Beautiful Bookshops: Aardvark Books

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Brampton Bryan is a small village in north Herefordshire that straddles the Shropshire and Welsh borders. I’d originally come to have a look at an ancient Yew hedge that bends and curves along the main road, but then I saw a sign for Aardvark books. At first I thought it was an old sign that hadn’t been taken down yet as I was directed to a carpark on a farm with large cow sheds. It turned out that these were home to 50,000 books and a café.

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Aardvark started life towards the end of 2003 after two former Harpercollins Executives decided to convert the disused buildings on the farm into a bookshop with the help of £100,000. The owners wanted to name the bookshop after an animal and it became Aardvark after ‘Squirrel’ was rejected. No hidden meanings or symbolism, just a love of nature.

If you haven’t been put off by the shabby exterior of the barn as you enter the farm (left image) you’ll come to a more aesthetically pleasing bricked front entrance with an outdoor seating area (right image). Greeting you at the entrance is a lot of local history paraphernalia. The counter is to the left, surrounded by books waiting to be priced up or dispatched, and a small brass bell on the counter to ring when you want serving. If you go straight ahead you enter an open plan café in the middle of the bookshop. This is a good use of space as it means the smell of coffee follows you through the rooms. The café is surrounded by art, cookery and gardening books. These seem appropriately placed as they’re the kind of books you can dip in and out of while tucking into a cake.

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To the side is a children’s reading room, kitted out in the design of a castle so kids can run around and let off steam. The stairs to the back of the café led me to a DH Lawrence section where I purchased a copy of FR Leavis’s DH Lawrence: Novelist. There were plenty of Lawrence paperbacks and a copy of The First Lady Chatterley. These specialist texts are offset by a bargain basement collection; and for those who want the latest bright thing, fear not. The proprietors had recently returned with fresh stock from the London Bookfair, so expect to find new authors nestling shoulders with the canon. The varied and diverse stock allows for serendipity, which is the key to a good bookshop because it means you never want to leave because you don’t know what you’re going to discover next.

As Five Leaves recently demonstrated when they became independent bookshop of the year, the key to success is building community. Aardvark do this through a varied series of events. Previously they’ve hosted art exhibitions, and a rare collection of maps of Shropshire – some of which dated back to 1607. On 14 July there’s a jazz brunch. They make the most of their surroundings too, such as through an annual Vide Grenier (yard sale doesn’t sound so glamorous in English) which brings together various stalls against the backdrop of live music. But the most adventurous event has to be the English Civil War Society re-enactment which includes cannons, muskets and lots of dressing up.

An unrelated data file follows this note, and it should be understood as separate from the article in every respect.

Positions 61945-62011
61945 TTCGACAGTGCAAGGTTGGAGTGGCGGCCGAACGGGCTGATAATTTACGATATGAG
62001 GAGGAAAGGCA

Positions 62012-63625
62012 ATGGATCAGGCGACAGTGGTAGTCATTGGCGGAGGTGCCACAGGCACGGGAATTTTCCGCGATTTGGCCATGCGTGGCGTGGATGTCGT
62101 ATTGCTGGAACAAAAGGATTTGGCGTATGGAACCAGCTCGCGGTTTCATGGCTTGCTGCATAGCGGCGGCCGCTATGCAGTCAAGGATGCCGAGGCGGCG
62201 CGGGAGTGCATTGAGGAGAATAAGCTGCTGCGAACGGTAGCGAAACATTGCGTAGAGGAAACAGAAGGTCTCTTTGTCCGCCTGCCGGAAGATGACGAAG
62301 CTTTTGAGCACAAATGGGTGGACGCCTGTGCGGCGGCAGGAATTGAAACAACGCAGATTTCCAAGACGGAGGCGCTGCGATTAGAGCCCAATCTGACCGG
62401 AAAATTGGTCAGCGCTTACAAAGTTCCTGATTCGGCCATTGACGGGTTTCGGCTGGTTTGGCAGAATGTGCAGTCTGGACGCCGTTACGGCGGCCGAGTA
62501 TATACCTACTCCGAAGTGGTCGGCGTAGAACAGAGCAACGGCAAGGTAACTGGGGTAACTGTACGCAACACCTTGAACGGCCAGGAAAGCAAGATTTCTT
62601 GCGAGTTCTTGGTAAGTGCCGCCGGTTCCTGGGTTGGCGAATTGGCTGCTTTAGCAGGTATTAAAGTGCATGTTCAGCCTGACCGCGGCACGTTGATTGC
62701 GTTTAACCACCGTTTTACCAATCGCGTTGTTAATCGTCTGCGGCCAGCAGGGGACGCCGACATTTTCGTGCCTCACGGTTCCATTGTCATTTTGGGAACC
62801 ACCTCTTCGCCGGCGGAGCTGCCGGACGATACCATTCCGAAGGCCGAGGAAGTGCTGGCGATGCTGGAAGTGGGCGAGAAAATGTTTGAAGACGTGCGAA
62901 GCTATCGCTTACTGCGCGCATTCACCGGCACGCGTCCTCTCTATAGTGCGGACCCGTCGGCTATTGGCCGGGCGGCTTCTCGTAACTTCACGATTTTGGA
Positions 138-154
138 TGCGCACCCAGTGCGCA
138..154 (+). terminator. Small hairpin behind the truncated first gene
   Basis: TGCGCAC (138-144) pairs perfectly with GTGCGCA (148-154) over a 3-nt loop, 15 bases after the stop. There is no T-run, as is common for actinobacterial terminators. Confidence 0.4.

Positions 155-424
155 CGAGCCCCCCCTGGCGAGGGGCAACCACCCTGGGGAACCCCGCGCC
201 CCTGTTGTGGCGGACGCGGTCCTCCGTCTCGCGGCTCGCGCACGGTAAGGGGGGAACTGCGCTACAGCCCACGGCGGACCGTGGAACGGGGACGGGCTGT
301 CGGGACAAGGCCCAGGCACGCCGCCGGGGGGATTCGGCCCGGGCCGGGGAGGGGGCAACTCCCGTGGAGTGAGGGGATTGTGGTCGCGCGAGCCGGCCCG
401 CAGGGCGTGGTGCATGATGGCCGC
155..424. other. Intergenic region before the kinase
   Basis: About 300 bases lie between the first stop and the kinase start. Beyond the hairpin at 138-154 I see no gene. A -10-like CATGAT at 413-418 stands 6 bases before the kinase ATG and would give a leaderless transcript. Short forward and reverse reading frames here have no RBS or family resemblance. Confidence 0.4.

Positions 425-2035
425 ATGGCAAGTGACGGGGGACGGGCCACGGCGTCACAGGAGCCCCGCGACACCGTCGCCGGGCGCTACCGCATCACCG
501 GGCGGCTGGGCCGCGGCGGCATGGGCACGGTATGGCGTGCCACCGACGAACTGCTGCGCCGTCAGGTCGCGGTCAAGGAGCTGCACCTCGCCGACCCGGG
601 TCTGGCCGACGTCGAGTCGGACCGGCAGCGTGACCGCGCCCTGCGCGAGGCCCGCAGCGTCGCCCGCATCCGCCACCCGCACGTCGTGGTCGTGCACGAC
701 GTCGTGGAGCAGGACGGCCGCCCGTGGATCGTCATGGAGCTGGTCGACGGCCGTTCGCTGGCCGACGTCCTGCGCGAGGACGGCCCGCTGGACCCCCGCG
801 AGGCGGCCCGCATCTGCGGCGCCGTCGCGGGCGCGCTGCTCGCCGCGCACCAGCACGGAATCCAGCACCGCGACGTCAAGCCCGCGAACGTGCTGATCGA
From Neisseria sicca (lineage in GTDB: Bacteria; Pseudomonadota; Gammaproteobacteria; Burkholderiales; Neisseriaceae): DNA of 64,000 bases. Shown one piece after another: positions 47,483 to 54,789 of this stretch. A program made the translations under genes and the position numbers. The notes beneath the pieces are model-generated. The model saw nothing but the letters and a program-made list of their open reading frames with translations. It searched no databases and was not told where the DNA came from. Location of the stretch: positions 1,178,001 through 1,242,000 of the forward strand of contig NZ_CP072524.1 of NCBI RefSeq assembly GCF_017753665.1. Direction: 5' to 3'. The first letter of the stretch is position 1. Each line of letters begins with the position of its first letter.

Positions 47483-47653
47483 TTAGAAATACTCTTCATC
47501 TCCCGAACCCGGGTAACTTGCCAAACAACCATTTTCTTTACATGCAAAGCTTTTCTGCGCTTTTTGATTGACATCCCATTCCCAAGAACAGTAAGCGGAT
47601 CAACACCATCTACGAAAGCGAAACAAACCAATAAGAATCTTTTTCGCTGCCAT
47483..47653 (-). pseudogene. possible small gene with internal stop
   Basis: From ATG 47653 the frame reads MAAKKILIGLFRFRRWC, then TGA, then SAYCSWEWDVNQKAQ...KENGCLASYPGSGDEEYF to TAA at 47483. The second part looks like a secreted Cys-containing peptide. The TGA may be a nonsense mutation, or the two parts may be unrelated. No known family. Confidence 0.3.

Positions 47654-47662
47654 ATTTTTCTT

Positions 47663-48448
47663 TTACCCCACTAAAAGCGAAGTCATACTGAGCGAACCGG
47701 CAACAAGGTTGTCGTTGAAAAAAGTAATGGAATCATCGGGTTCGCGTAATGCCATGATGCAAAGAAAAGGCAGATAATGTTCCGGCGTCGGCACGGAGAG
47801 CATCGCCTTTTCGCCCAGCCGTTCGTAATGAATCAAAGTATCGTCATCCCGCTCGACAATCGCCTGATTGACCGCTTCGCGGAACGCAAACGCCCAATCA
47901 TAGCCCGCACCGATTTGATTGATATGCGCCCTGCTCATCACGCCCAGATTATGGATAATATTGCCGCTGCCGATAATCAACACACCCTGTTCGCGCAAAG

When Dawn of the Unread was created in 2013 we tried to start a conversation about whether libraries and bookshops could become focal points of the community in the digital age. As libraries increasingly become run by volunteers or lumped into one stop centres to appease the diminishing budgets of councils, bookshops, such as Aardvark, seem to be the most viable option. Becoming the hub of a community means listening to locals, putting on relevant events, and giving punters plenty of excuses to make a visit. A good bookshop is also one that you don’t want to leave. The varied stock was enough to keep me intrigued, as was the expertise of the owners. I had an interesting chat about Roy Hattersley and his brilliant biography of William and Catherine Booth. I was nearly convinced to buy his book about the Edwardians, but resisted. Now I’m having regrets. Now I need to go back again.

Aardvark Books,The Bookery, Manor Farm, Brampton Bryan, Bucknell SY7 0DH

DOTU Round logoDawn of the Unread is a graphic novel celebrating Nottingham’s literary history. It was created to support libraries and bookshops. It began life online and won the Teaching Excellence Award at the Guardian Education Awards in 2015 and has since been published by Spokesman Books (2017). All profits go towards UNESCO Nottingham City of Literature.